Rambling into 2013: An update

I think I’ve always been a bit of an all-or-nothing type.  I’m melodramatic and a bit self-involved quite a lot of the time, much to the annoyance of anyone who loves me and many who don’t.  A knock-on effect of those tendencies happens to be that I give something a go and if it doesn’t work out, I let it go pretty easily.  I don’t give up, mind – I just shift.  My attention.  My effort.  My raison d’être.

When I was 15 I thought I might be a writer.  By 17 I was hoping to fall head-first into rockstardome.  At 18 I boarded a plane to Manila.  Said I to me, “Either animals, children, or music…that’s gotta be it.”  By the time I boarded the plane back to LA I was set upon working with kids.  Homeless kids, to be exact.  And I did – much more than I ever did poetry or rocking out.  But life has, in the past couple of years, led me in a number of different directions, and so I’ve found myself doing the things life has led me to do.  Most of those things haven’t involved homeless children…or children at all, really.

The last year has been an interesting one.  At the start of it, I was feeling rather zen about all of it, like things were sure to fall in place if I just kept my head about me and stayed focused.  I suppose things did fall into place, if by “things” I didn’t mean “money” and by “place” I didn’t mean “my bank account.”

There are a couple solid reasons magazine writing didn’t work out for me.  Firstly, there’s my ego. My heart is too fragile, my skin too thin.  I need to know I’m doing a good job, and sitting in my office sending out query letter after unanswered query letter was soul destroying.  I could have handled criticism…it was the silence that killed me.  There’s also, of course, the fact that I don’t particularly like magazines.

I love words.  I love books and plays and screenplays and poems and song lyrics.  But magazines have just never been my thing.  In any of their many forms. The longevity of the words found in songs and books does not belong to them, nor does the urgency of the words found in newspapers.  I know there are people who love magazines.  There are also people who love mushrooms.  My magazine-writing endeavor taught me that I should leave the cooking of mushrooms to those who like eating them.  It just makes sense.

I think I knew that ship would sail long before I said out loud that it had, because in April I got my TEFL qualification as “backup.”  Ladies and gentlemen, let’s be honest.  Backup is for people who know they’re not going to be legendary at the pursuit they are currently pursuing.  That’s not to say it’s a bad idea – it’s just to say that true greatness often involves believing so deeply in oneself, all caution is thrown to the wind.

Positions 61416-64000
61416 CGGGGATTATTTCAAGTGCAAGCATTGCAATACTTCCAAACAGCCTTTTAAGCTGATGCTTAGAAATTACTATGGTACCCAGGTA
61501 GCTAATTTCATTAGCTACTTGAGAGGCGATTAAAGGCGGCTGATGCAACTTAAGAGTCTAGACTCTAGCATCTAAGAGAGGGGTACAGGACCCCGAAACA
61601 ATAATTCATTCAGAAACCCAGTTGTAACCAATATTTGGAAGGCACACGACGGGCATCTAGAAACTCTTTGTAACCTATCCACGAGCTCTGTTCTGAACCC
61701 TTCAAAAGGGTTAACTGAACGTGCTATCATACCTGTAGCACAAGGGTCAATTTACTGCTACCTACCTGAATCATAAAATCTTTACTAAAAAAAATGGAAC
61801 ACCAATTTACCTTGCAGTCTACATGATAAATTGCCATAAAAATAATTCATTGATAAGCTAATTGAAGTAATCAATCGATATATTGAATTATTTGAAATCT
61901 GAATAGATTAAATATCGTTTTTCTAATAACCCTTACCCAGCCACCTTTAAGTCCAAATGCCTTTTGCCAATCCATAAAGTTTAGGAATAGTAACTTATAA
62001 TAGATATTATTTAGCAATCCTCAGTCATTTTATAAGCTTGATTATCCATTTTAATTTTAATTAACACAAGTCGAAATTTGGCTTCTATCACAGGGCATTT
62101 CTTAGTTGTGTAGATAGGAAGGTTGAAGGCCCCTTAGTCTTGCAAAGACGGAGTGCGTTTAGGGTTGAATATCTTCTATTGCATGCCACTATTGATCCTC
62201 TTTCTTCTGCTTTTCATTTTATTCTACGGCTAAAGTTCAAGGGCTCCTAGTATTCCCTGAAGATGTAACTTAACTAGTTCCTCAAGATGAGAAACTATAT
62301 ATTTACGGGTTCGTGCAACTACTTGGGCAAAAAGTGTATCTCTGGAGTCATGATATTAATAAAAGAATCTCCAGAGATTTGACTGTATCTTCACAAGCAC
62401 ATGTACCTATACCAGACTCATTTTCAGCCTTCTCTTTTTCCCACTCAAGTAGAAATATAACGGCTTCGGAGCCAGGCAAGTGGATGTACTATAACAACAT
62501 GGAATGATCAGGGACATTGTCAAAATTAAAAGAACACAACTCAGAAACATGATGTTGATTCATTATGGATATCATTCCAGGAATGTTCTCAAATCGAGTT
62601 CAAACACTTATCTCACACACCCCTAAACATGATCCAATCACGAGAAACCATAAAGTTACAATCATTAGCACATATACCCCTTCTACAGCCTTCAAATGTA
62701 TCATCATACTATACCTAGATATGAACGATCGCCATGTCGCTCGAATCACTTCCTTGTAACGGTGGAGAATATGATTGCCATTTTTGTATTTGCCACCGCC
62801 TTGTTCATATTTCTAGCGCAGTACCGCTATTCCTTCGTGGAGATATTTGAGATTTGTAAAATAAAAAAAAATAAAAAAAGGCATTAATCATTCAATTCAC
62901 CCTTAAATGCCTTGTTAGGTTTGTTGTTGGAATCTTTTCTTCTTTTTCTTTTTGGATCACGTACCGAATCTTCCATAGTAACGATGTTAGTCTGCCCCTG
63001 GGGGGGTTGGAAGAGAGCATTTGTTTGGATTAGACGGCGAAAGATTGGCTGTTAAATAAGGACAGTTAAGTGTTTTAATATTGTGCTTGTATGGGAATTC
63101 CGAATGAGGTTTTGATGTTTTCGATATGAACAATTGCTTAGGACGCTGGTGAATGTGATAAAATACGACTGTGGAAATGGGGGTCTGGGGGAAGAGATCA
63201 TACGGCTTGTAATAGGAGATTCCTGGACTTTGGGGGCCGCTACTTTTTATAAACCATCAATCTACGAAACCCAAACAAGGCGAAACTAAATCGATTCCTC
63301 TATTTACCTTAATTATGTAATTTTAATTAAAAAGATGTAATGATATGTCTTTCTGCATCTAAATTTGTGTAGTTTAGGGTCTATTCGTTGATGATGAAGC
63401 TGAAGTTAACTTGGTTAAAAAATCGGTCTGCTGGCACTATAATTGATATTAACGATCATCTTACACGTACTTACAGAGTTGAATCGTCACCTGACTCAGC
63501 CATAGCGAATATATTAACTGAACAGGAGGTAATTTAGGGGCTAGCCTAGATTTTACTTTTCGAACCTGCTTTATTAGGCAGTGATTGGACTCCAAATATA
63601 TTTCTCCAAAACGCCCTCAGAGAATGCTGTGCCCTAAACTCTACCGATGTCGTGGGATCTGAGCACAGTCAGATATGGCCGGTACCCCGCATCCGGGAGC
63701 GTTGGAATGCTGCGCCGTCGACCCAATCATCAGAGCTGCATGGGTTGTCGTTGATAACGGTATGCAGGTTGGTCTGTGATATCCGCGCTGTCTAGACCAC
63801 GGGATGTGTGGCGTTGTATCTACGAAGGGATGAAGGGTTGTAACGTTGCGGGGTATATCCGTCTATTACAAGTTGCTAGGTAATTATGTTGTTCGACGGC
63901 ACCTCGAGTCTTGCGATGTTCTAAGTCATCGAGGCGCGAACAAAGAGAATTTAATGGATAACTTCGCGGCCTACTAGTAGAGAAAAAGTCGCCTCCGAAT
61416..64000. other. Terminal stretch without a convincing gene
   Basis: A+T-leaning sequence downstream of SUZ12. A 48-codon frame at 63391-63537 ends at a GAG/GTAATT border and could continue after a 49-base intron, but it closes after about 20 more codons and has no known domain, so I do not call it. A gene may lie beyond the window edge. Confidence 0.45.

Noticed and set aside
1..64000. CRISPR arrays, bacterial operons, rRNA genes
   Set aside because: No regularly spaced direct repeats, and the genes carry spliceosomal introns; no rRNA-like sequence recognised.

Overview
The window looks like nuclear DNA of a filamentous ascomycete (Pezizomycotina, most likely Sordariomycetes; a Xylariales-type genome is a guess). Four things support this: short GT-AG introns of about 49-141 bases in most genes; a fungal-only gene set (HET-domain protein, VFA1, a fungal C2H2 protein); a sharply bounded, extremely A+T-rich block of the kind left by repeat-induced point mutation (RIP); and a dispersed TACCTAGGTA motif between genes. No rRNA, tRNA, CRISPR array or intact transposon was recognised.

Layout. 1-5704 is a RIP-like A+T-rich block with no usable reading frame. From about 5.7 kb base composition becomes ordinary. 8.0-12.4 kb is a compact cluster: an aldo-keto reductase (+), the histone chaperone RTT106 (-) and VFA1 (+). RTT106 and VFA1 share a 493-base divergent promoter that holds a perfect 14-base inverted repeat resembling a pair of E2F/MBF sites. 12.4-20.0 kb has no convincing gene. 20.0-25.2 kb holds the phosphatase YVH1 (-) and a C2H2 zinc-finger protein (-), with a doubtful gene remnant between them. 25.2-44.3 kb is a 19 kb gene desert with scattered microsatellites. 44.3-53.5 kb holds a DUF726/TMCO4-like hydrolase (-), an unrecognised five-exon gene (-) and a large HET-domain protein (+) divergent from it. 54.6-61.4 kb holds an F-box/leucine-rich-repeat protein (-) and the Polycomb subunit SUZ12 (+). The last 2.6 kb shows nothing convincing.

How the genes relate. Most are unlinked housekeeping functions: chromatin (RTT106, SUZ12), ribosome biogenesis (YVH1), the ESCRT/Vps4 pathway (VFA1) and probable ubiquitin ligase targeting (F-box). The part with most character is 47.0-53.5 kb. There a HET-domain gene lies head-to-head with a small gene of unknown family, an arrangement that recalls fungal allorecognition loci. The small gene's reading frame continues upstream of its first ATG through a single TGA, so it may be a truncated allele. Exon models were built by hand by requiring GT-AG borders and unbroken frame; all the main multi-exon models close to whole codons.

But – importantly – backup is not the retirement plan of dreams.

Since we’ve come to France, I’ve not really felt confident about working in my previous field because my level of French felt insufficient for a job that depends so greatly on communication, because I was wary of starting over when I’d worked so hard to build up my experience in London and the Philippines, and because I wasn’t sure, frankly, if I had it in me to do that work again.  To be honest, I’m still not.

There’s this line in Max Ehrmann’s “Desiderata” that goes, “Keep interested in your own career, however humble; it is a real possession in the changing fortunes of time.”  I always took that to heart, and as I trudged through waiting tables and tending bars and slinging coffee during university, it gave me comfort.  It has occurred to me recently, however, that my career is (and always has been) the “changing fortune” of my life, though I’ve exercised as much will as I could muster in ensuring that it at least existed in some form or another.

Right now I’m teaching English. It’s been slow in coming largely because I’ve not wanted it to come.  Before I was a student, so my career was irrelevant.  Then I worked with homeless young people.  Then I managed people working with homeless young people.  Then I wrote.  In all of these professions I felt proud.  Though I never felt a fully-fledged writer, I felt prouder to call myself “burgeoning” than to disclose: “I teach English.”